The CEO Poll: Do not extend the stimulus

CEOs have little faith in government's ability to improve the economy.

Business leaders give the federal mini-budget high marks.

Parliamentary Budget Officer Kevin Page recently released a report stating hundreds of millions of dollars allotted for the federal government’s stimulus package might not be spent when the program expires on March 31, 2011. The report prompted some politicians to worry that municipalities unable to complete their infrastructure projects by the deadline could be left picking up the tab. NDP Leader Jack Layton called for an extension of the deadline.

But CEOs recently surveyed by COMPAS Inc. were divided on the issue. For a number of reasons, less than half felt strongly that the deadline should be extended.

‘You can’t spend yourself rich,’ wrote one respondent.

‘Municipalities are chronic in their inability to hit deadlines,’ according to another. ‘They shouldn’t be rewarded by extending deadlines with no conditions.’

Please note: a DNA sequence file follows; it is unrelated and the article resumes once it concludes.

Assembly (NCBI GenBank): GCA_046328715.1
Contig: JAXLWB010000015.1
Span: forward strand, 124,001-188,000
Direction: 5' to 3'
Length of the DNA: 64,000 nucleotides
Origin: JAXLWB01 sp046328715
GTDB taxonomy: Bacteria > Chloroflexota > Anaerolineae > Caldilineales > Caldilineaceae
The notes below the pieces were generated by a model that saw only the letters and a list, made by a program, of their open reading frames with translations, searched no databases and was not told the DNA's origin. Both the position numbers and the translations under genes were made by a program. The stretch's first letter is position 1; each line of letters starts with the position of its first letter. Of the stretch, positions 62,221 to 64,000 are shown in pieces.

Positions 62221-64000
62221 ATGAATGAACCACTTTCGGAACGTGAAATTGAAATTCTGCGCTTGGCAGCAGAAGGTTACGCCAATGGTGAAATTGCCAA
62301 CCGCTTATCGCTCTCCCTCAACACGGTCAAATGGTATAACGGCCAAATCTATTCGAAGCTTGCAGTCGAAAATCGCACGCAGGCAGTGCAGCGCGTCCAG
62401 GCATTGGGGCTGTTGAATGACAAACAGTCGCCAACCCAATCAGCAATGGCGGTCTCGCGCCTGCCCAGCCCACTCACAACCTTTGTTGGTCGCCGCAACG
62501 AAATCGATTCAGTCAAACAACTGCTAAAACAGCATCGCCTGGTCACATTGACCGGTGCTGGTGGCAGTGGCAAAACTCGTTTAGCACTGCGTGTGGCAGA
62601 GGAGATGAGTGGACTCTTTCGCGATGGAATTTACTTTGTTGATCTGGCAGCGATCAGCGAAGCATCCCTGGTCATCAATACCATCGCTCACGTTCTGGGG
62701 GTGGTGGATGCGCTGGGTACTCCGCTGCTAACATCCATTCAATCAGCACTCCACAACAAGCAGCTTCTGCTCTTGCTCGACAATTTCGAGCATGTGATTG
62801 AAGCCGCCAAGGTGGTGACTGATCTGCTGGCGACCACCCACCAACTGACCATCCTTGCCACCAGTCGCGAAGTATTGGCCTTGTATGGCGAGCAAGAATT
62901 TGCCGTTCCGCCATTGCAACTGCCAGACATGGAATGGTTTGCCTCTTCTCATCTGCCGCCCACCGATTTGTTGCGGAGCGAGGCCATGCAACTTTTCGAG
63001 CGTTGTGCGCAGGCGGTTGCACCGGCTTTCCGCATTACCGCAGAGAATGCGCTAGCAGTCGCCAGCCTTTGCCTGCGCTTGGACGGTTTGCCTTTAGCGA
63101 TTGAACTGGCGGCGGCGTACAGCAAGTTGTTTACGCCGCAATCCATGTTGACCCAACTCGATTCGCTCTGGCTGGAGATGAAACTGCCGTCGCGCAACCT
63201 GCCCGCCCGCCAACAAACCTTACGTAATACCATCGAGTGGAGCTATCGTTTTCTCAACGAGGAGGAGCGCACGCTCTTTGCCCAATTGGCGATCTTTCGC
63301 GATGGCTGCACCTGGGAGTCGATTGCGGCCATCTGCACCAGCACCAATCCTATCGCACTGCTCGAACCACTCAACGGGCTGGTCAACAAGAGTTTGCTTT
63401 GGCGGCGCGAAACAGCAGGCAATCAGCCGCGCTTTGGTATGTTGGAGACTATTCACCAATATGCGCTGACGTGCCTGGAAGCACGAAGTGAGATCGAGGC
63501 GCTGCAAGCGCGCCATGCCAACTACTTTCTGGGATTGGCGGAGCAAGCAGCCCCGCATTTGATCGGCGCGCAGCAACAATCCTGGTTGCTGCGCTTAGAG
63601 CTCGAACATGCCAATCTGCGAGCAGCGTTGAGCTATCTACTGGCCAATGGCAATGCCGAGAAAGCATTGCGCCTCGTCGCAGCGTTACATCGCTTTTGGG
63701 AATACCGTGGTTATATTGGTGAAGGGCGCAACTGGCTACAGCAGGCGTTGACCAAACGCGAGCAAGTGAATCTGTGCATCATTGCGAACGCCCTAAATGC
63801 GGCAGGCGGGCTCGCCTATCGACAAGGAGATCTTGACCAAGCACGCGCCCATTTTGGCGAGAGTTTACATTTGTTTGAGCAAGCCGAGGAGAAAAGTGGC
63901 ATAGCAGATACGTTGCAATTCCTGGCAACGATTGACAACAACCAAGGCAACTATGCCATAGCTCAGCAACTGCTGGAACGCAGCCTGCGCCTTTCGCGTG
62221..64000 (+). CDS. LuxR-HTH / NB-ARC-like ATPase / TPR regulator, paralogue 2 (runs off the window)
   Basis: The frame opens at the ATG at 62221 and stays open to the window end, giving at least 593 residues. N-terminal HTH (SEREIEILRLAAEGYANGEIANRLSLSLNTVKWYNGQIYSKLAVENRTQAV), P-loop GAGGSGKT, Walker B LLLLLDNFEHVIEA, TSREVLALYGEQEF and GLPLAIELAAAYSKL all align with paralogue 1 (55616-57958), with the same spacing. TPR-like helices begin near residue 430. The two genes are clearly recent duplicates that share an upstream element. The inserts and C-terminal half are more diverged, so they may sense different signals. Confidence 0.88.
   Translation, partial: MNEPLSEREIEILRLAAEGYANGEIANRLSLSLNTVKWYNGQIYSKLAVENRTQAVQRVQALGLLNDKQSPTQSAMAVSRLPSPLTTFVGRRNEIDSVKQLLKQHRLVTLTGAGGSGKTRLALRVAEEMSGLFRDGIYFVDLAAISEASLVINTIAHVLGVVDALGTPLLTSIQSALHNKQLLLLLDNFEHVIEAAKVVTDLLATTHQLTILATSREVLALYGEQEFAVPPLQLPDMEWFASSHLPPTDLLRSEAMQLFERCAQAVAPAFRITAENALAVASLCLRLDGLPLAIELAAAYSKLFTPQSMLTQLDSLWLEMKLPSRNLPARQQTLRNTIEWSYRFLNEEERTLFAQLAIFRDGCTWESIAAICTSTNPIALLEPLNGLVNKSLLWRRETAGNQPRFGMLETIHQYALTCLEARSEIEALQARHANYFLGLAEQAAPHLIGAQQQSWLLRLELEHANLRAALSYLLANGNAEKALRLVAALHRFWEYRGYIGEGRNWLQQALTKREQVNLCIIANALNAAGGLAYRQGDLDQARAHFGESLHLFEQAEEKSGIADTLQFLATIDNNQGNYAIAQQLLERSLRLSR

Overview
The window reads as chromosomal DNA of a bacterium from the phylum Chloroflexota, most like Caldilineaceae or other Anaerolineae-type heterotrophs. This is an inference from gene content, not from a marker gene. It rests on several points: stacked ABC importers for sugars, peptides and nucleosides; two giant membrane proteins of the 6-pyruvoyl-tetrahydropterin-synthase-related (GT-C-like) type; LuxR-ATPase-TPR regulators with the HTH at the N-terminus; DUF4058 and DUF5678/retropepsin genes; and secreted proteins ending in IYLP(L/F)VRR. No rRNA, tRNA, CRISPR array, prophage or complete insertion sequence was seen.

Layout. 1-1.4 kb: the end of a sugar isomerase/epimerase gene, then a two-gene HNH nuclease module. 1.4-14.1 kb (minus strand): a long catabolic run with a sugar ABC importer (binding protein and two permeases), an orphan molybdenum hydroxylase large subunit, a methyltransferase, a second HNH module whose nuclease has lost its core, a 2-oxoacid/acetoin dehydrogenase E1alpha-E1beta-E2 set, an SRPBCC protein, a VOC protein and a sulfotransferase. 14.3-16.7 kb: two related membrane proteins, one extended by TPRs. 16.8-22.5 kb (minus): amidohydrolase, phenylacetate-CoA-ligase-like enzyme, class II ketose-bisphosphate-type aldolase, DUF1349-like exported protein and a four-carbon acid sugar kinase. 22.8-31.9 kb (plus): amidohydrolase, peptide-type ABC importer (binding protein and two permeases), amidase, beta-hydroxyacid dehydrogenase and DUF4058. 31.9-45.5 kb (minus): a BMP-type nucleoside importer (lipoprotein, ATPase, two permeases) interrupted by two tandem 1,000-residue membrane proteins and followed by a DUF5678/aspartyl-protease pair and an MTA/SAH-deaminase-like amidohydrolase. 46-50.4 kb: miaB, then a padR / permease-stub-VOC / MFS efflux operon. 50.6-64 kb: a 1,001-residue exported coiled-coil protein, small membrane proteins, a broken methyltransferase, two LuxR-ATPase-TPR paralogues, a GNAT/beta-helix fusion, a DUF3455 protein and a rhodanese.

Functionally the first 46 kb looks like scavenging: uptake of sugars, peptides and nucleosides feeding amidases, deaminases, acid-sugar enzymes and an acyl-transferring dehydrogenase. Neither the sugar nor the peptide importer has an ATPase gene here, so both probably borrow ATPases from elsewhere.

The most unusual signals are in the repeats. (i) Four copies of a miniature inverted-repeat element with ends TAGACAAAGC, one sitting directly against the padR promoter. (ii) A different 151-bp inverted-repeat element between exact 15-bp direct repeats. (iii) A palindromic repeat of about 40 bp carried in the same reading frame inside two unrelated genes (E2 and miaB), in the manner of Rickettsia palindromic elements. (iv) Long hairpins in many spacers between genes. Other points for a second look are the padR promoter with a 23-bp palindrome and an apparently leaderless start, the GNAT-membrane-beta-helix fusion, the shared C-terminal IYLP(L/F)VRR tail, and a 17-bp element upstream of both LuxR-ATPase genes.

The only good reason to extend the deadline, according to the respondents, is to allow municipalities to complete projects that are behind schedule because of bad weather or other issues beyond their control.

The respondents were also split on how much good a government can actually do for a nation’s economy, particularly when the world economy is performing poorly. Just under half of the CEOs agreed that a skilled government can bolster the economy in a moribund global environment.

‘Putting us further in debt isn’t going to help stimulate the economy,’ wrote one CEO. ‘Only business ‘makes’ money.’

Even so, the respondents greatly prefer Prime Minister Stephen Harper to manage the economy than Liberal leader Michael Ignatieff. Harper earned the approval of 67% of the respondents, while Ignatieff received 11%, and 7% were undecided. The rest said ‘neither.’